An Introduction to China's Nu People

Bingzhongluo, Yunnan
Bingzhongluo, Yunnan | © 蒋亦炯 / WikiCommons
Photo of Rachel Deason
16 June 2018

The Nu are one of 56 officially recognized ethnic groups in China, where they number about 13,000. The rest are found in Myanmar’s Kachin State.


The Nu are named after their ancestral homeland, namely the Nu River, which flows from the Tibetan Plateau to the Adaman Sea. Today, the majority of Chinese Nu can be found in Gongshan Derung and Nu Autonomous County, Fugong County, and Lanping Bai and Pumi Autonomous County, all of which are located in northwestern Yunnan province on or near the border with Myanmar.

The area is known for its dramatic landscape of high mountains cut by deep ravines, through which the Nujiang, Lancang, and Dulong rivers flow.

Most Nu live at low altitudes, where the air is humid and warm year round. To accommodate the high temperatures, they live in two-story bamboo strip houses, which allow for airflow but remain impervious to the rain. On the other hand, the Nu in Gongshan County live in wooden houses, which trap in the minimal heat they enjoy at an altitude of around 3,000 meters (10,000 feet).

Nu River | © 钻石鼻子Nez de diamamt / Flickr


The Nu are believed to be mixed-race descendants of an ancient people who lived on the banks of the Nu and Lancang rivers up to four thousand years ago and the Luluman, who populated the area around the time of the Yuan dynasty. It was also around this time that the Nu came under the jurisdiction of a powerful Nakhi chieftain who ruled over many regional peoples.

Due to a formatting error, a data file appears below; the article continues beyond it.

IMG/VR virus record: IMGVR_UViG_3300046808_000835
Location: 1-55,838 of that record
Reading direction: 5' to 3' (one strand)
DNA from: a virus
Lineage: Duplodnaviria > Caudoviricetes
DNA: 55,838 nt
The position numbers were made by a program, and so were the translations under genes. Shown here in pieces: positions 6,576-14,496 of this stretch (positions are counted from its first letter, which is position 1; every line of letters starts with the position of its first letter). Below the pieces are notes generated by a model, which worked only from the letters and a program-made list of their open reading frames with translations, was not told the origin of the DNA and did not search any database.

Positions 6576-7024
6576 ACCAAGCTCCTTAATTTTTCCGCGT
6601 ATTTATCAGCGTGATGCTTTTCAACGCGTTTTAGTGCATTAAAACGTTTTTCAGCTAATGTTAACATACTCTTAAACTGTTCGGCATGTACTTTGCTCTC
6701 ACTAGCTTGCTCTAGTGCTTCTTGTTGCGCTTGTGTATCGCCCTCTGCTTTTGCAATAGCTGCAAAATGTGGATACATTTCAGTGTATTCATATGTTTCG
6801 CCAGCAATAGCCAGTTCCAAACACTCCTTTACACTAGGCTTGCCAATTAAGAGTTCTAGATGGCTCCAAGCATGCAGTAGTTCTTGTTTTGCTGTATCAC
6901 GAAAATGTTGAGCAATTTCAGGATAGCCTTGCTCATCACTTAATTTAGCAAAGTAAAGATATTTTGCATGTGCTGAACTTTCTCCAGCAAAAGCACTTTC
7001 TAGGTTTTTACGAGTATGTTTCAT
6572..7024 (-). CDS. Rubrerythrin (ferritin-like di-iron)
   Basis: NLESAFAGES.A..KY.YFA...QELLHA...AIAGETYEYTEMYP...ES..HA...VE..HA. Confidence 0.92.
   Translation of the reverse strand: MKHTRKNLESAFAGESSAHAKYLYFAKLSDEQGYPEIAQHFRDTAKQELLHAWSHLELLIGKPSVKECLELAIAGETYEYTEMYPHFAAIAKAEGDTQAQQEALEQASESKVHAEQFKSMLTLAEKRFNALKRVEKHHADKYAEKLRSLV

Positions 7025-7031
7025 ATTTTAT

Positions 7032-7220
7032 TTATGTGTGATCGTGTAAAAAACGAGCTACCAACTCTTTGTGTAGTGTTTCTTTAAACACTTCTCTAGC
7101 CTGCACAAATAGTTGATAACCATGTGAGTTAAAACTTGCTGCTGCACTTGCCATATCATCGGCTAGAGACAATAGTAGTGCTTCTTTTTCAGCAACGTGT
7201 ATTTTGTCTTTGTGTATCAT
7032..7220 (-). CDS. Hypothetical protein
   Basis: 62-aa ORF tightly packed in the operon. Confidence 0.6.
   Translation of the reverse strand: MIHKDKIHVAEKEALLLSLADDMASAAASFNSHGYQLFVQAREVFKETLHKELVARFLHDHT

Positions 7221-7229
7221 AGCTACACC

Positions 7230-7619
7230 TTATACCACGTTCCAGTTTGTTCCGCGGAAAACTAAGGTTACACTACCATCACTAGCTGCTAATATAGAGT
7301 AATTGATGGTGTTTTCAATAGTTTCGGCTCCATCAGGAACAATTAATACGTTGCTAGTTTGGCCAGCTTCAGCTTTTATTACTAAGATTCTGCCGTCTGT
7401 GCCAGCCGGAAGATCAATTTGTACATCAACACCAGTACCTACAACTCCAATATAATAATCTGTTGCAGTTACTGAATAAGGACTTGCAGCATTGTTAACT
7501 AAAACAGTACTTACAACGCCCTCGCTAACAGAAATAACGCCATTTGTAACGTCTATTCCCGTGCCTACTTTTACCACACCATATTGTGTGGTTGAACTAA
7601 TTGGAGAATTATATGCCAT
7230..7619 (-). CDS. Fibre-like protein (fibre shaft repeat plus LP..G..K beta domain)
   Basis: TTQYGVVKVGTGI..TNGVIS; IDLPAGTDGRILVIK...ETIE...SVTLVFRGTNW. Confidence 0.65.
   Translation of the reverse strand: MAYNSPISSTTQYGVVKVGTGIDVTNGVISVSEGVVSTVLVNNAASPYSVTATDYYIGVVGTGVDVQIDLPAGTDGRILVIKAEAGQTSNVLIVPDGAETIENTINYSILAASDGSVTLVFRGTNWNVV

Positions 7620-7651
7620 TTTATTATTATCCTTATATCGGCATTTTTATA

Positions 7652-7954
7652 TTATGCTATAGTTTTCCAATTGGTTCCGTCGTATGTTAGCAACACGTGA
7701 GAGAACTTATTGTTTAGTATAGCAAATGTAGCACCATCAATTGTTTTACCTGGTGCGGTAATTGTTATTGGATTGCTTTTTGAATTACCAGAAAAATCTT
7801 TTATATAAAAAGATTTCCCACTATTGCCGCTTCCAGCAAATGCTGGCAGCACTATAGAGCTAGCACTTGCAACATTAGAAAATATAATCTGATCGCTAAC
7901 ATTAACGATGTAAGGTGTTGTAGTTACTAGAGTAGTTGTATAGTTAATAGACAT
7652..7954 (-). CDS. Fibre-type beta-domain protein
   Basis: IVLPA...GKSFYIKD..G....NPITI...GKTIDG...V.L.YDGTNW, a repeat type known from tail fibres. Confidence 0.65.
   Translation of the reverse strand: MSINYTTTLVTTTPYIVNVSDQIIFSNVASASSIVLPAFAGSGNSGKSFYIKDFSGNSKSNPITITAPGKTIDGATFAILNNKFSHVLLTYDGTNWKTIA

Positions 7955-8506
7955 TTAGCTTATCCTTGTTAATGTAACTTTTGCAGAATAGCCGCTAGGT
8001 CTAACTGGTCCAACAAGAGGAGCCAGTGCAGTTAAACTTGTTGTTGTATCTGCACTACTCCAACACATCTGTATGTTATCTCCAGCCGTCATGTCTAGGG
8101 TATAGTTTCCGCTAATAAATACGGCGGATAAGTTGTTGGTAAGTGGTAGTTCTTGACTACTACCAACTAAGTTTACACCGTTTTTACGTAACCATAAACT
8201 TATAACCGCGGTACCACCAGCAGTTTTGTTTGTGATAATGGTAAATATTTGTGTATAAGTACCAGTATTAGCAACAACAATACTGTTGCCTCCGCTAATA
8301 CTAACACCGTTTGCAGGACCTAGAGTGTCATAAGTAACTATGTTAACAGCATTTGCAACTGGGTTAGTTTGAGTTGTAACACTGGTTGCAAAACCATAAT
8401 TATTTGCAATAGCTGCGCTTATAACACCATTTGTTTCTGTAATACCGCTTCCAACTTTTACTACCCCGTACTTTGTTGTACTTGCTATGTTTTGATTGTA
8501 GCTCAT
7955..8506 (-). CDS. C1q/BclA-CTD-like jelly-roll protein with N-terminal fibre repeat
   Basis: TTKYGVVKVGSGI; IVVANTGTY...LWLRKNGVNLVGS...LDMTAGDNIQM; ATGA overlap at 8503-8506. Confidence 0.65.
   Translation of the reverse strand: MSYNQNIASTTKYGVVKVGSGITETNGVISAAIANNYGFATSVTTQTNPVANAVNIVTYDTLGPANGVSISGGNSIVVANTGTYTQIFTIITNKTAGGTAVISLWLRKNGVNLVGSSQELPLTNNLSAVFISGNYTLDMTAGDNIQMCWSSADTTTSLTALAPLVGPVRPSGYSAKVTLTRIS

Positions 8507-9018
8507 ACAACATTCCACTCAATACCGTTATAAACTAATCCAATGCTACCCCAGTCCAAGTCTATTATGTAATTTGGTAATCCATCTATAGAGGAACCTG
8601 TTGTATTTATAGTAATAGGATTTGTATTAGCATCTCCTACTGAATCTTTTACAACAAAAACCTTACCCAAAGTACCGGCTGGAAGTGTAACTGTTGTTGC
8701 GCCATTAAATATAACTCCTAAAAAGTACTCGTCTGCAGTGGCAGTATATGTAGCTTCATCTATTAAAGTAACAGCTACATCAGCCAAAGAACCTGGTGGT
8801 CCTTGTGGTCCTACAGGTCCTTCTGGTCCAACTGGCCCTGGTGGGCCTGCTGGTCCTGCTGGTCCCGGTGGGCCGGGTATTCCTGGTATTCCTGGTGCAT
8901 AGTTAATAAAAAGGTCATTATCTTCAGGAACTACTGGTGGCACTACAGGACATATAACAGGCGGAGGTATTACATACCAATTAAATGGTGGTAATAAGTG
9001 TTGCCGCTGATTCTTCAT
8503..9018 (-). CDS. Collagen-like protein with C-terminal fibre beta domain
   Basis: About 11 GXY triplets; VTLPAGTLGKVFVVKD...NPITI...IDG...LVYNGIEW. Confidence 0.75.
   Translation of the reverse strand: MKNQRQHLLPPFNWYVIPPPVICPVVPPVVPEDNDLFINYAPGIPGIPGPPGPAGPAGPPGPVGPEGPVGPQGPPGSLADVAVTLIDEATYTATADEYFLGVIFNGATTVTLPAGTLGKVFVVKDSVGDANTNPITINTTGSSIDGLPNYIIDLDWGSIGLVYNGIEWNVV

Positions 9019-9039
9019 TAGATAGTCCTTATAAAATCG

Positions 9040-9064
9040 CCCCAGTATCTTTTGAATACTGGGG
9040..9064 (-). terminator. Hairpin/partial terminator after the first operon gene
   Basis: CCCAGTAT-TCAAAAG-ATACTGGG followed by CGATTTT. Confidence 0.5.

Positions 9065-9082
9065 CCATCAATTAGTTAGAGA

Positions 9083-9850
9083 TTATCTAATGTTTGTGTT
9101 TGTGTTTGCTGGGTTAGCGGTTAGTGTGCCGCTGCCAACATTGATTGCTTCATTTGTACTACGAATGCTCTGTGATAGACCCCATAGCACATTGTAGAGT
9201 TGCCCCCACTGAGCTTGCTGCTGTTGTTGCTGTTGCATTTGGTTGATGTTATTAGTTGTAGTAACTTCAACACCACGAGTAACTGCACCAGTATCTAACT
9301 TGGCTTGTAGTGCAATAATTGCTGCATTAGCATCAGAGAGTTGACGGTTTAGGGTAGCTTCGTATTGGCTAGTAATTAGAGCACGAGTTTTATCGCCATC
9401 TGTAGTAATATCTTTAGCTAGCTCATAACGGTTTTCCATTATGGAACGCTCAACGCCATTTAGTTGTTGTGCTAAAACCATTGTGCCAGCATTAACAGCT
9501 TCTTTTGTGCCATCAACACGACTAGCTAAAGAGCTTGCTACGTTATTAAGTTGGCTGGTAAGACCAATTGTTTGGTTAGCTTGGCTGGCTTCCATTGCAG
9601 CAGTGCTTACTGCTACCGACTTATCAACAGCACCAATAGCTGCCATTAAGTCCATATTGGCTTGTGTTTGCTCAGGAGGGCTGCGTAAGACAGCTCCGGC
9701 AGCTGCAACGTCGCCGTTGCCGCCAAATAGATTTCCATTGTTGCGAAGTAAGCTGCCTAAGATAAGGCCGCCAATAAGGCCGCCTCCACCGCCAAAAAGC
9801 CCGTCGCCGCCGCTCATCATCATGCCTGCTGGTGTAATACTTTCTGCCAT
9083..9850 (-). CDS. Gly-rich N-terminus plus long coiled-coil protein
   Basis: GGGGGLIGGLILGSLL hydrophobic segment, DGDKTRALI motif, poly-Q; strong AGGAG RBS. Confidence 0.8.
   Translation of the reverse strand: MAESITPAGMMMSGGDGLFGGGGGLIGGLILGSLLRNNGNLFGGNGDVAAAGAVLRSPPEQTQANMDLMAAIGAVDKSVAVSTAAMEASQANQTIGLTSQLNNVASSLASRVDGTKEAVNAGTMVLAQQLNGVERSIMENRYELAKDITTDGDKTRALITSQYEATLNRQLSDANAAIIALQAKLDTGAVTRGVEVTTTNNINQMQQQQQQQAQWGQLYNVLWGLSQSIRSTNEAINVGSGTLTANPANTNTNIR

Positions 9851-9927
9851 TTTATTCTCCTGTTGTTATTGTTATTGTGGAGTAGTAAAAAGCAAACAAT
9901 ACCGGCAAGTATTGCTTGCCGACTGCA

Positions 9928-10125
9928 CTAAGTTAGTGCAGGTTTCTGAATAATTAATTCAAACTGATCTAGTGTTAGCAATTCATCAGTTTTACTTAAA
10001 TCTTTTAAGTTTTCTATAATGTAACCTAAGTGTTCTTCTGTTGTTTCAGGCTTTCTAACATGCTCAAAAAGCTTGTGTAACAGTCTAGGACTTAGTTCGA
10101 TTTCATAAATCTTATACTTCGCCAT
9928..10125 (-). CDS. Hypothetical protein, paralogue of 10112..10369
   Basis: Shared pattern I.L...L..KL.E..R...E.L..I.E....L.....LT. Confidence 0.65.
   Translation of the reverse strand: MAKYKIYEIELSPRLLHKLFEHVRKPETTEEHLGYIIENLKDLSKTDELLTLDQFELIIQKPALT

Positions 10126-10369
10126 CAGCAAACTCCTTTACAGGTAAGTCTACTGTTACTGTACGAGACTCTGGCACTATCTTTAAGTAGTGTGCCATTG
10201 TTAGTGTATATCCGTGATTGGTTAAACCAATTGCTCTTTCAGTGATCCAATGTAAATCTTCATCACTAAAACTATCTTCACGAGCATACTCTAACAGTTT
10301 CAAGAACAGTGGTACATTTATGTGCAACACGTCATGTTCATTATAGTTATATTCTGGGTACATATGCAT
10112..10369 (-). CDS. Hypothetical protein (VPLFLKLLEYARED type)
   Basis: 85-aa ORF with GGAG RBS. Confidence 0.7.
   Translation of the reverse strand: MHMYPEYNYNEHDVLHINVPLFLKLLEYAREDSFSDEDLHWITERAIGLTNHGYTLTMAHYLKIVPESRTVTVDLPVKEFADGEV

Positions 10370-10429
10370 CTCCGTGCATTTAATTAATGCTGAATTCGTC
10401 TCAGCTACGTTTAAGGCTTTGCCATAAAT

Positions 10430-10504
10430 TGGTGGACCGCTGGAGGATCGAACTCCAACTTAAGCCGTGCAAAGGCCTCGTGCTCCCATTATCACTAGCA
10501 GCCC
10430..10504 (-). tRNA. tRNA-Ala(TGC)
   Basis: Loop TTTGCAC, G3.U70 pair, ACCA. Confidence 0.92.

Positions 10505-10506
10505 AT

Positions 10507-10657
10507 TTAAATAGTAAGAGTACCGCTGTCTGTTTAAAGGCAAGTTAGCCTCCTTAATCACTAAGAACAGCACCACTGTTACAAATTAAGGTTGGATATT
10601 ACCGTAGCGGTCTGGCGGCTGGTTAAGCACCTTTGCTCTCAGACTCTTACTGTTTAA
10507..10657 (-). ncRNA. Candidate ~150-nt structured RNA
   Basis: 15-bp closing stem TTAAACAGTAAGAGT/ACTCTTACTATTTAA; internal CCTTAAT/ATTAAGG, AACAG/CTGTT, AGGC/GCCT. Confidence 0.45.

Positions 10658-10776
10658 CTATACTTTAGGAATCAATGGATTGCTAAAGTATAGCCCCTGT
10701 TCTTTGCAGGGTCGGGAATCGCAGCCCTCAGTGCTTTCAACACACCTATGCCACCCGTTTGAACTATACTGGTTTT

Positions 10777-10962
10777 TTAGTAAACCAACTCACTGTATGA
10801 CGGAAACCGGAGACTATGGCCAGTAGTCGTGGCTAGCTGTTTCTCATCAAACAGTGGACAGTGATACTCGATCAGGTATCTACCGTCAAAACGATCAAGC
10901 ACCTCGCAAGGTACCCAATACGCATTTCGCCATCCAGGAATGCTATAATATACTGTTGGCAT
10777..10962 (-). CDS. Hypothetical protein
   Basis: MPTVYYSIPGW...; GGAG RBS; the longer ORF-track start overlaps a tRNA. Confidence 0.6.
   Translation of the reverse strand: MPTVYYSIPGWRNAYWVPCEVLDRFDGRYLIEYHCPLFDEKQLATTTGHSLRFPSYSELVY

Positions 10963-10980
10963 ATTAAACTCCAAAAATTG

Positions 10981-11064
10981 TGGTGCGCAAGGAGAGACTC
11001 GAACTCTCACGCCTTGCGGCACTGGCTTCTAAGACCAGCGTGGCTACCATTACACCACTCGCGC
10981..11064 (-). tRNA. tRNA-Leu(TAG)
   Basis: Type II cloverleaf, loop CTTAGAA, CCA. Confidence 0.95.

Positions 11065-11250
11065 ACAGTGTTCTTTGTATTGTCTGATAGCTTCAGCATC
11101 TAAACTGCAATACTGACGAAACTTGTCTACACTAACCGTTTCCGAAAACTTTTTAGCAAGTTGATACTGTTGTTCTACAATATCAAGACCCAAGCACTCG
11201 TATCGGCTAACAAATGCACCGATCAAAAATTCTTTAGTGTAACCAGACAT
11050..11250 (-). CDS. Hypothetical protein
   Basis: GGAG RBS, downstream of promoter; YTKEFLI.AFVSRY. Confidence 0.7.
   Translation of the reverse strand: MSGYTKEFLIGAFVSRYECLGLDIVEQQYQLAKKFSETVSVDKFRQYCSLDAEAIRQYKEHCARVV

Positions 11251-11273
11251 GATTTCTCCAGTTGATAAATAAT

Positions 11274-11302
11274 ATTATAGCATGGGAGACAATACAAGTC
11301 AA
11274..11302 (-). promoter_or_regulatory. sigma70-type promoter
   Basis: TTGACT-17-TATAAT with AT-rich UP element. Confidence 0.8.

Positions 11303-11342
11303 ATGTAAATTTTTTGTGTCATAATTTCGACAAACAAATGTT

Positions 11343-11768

Unfortunately, for most of their history, the Nu have had little autonomy. After the Nakhi, the Nu were ruled by Tibetan and Bai peoples, who used some Nu as slaves. The Nu also faced oppression from the Lisu, who would place a Lisu corpse on Nu lands, claim the Nu had committed murder, and then demand an oupuguya, or corpse ransom. This happened up to eight times a year.

Though the 1949 Communist takeover did not have a positive effect on everyone, the Nu only served to gain from it. Local governments gifted the Nu with farm implements and seeds to help boost agricultural production. They set up primary and middle schools, and in 1956 the Gongshan Drung and Nu Autonomous County was established for them.


Traditionally, the Nu are animistic in faith, though many have converted to Christianity or Tibetan Buddhism.

The major Nu holiday is Flower Fairy Festival, which is based on the legend of A-Rong. A-Rong was a Nu girl who created a rope bridge for the Nu to cross the flooding Nu River. The chief of a neighboring tribe saw her beauty and demanded that she marry him. A-Rong refused and escaped into the mountains, where she turned into a stone statue. To celebrate the festival, the Nu pick flowers and bring them to A-Rong in the cave where she is believed to have died. Afterwards, the festivities really begin, with singing, dancing, and storytelling, as well as sport competitions and drinking. The holiday takes place on March 15 every year and provides the Nu with an excuse to dress up in their traditional attire.

The Nu separate themselves into four subgroups: the Along, Anu, Nusu, and Rouruo. Each subgroup speaks its own Sino-Tibetan language. Nusu and Rouruo are similar to the Yi language, while Along and Anu are more like Jingpo.

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